Spring is coming early in 3/4 of national parks, according to a new study. Awesome? Not so much. As flowers bloom earlier every year, it’s disrupting the link between the wildflowers and the arrival of birds, bees, and butterflies that feed on and pollinate the flowers. In Shenandoah, an earlier spring is giving invasive plants a head start, and they’re displacing native wildflowers, leading to costly management issues.
Before the 1960s almost everything about living openly as a lesbian, gay, bisexual, or transgender (LGBT) person was illegal. New York City laws against homosexual activities were particularly harsh. The Stonewall Uprising on June 28, 1969 is a milestone in the quest for LGBT civil rights and provided momentum for a movement.
Vine Creek Ranch at Death Valley National Park. Steady drought and record summer heat make Death Valley a land of extremes. Towering peaks are frosted with winter snow. Rare rainstorms bring vast fields of wildflowers. Lush oases harbor tiny fish and refuge for wildlife and humans. Despite its morbid name, a great diversity of life survives in Death Valley.
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Secretary Jewell, Senators Udall and Heinrich to Make Announcement at Valle de Oro National Wildlife Refuge
Visit to New Mexico to celebrate 50th anniversary of Land and Water Conservation Fund, highlight innovative program's role in strengthening local economies and establishing urban parks and outdoor recreation areas
Last edited 4/27/2016
ALBUQUERQUE, NM – On Friday, August 8, Secretary of the Interior Sally Jewell will join New Mexico Senators Tom Udall and Martin Heinrich, Representative Michelle Lujan Grisham, U.S. Fish and Wildlife Service Regional Director Dr. Benjamin Tuggle and state and local officials to make an announcement regarding the Valle de Oro National Wildlife Refuge.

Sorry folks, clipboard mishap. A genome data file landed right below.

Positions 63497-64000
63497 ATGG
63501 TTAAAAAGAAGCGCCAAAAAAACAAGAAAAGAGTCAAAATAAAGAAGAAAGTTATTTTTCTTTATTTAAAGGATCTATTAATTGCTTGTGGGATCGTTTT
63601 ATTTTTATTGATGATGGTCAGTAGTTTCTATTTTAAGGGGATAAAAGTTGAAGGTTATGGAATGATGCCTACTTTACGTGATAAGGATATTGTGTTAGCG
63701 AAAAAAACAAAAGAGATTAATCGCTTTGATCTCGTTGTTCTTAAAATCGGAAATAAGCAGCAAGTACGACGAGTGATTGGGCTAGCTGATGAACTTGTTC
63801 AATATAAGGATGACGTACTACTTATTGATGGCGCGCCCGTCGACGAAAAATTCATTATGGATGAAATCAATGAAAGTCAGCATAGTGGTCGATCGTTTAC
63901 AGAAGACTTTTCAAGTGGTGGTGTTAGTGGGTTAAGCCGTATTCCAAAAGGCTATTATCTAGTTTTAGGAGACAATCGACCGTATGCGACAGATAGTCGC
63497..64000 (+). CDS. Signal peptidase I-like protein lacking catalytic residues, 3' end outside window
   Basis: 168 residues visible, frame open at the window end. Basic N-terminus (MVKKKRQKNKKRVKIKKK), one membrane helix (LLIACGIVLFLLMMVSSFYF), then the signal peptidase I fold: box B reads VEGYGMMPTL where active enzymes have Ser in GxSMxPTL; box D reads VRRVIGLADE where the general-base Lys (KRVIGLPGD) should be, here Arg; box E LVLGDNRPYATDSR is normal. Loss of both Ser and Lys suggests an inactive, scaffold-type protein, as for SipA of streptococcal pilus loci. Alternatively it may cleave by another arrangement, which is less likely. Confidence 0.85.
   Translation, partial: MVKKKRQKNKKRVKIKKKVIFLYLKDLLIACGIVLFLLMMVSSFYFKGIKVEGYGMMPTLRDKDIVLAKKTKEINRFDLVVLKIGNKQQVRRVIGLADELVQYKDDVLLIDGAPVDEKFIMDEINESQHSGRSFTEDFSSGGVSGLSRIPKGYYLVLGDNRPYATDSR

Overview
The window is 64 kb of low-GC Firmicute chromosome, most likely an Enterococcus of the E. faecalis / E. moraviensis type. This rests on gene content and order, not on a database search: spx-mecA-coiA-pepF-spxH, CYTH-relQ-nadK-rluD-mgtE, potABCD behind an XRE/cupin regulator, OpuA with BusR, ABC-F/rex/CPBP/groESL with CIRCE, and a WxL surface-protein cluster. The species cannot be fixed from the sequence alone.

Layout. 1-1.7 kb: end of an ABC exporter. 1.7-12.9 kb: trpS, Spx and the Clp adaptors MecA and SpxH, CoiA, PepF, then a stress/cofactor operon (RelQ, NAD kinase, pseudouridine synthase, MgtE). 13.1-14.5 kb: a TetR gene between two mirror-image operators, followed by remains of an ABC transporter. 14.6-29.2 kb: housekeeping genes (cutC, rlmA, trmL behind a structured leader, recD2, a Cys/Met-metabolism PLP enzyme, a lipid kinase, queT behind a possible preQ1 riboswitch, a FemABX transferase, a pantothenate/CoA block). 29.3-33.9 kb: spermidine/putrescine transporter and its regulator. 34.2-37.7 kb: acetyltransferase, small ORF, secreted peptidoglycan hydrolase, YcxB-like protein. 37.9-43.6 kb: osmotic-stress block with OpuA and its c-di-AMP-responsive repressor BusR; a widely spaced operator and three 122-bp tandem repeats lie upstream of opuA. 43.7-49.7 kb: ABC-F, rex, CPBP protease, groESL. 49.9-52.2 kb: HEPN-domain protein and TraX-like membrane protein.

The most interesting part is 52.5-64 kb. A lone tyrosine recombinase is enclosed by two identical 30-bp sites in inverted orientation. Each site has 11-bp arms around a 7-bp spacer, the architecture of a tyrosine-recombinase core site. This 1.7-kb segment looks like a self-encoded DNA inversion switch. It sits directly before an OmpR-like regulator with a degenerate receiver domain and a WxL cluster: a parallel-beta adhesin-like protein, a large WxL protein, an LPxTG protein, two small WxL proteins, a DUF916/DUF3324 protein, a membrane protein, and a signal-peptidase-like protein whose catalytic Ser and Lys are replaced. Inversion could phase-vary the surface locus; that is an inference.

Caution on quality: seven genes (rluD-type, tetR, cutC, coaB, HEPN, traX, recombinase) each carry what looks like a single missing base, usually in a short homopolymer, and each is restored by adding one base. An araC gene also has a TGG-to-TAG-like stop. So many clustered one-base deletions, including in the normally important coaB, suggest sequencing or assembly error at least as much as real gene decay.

Jewell will also highlight the Land and Water Conservation Fund's contributions to urban parks, clean water, outdoor recreation and healthy economies in New Mexico.
Valle de Oro is the Southwest's first urban national wildlife refuge and one of eight refuges in New Mexico. Originally approved in September 2012, the refuge will provide educational and recreational opportunities as well as environmental benefits for the greater Albuquerque metropolitan area. More than 100 partners have contributed to the creation of the refuge.
Over the past 50 years, the Land and Water Conservation Fund, which contributed more than $5.8 million to the refuge, has served as one of the most effective tools for conservation, outdoor recreation and economic growth in local communities; however, it is set to expire next year without action from Congress.
The program has re-invested a small portion of revenues from offshore oil and gas development into projects in all 50 states and U.S. territories, creating community parks and trails and protecting clean water sources.
The New Mexico visit is one in a series of events Jewell is holding across the country this week with local elected officials and stakeholders to support President Obama's budget proposal to fully and permanently fund the Land and Water Conservation Fund.
WHO: Sally Jewell, U.S. Secretary of the Interior Tom Udall, U.S. Senator for New Mexico Martin Heinrich, U.S. Senator for New Mexico Michelle Lujan Grisham, U.S. Representative for New Mexico Dr. Benjamin Tuggle, U.S. Fish and Wildlife Service Regional Director Local Stakeholders and Community Partners
WHAT: Announcement for Valle de Oro National Wildlife Refuge
WHEN: Friday, August 8, 2014 11:45 am MDT – Media check-in 12:00 pm MDT – Announcement followed by brief media availability
WHERE: Valle de Oro National Wildlife Refuge 7851 2nd St SW Albuquerque, NM
RSVP: Credentialed members of the media interested in covering the announcement are encouraged to RSVP HERE by August 7, 2014, at 6:00 pm MDT.